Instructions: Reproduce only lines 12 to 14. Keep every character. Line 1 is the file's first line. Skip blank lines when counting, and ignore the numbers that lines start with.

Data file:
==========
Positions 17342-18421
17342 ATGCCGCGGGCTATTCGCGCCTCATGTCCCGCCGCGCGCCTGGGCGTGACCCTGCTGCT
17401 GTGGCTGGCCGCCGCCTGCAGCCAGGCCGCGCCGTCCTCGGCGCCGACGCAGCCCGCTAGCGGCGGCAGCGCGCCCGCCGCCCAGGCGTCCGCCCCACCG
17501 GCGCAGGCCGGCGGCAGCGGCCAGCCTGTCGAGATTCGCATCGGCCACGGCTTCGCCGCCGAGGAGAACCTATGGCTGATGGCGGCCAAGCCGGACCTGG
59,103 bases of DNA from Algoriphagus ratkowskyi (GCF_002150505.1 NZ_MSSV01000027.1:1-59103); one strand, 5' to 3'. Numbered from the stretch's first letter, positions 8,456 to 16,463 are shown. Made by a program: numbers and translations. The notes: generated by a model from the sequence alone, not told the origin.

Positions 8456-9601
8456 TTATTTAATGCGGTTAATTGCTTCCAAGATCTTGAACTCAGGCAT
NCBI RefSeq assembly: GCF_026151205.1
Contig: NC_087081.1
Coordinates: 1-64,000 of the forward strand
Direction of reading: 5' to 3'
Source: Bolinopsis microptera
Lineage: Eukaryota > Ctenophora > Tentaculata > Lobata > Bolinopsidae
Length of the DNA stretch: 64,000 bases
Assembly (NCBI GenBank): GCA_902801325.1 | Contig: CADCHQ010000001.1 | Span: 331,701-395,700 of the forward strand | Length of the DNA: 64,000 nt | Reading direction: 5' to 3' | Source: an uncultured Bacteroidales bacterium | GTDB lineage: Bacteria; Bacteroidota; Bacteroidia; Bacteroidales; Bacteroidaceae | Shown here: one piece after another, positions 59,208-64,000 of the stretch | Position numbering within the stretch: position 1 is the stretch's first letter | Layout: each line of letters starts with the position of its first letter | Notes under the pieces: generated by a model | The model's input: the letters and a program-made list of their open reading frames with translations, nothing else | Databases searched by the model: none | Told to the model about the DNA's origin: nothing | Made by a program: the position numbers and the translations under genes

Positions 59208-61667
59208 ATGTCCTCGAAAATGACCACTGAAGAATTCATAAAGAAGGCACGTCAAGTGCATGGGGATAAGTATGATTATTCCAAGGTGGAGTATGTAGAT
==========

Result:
Source: Bolinopsis microptera
Lineage: Eukaryota > Ctenophora > Tentaculata > Lobata > Bolinopsidae
Length of the DNA stretch: 64,000 bases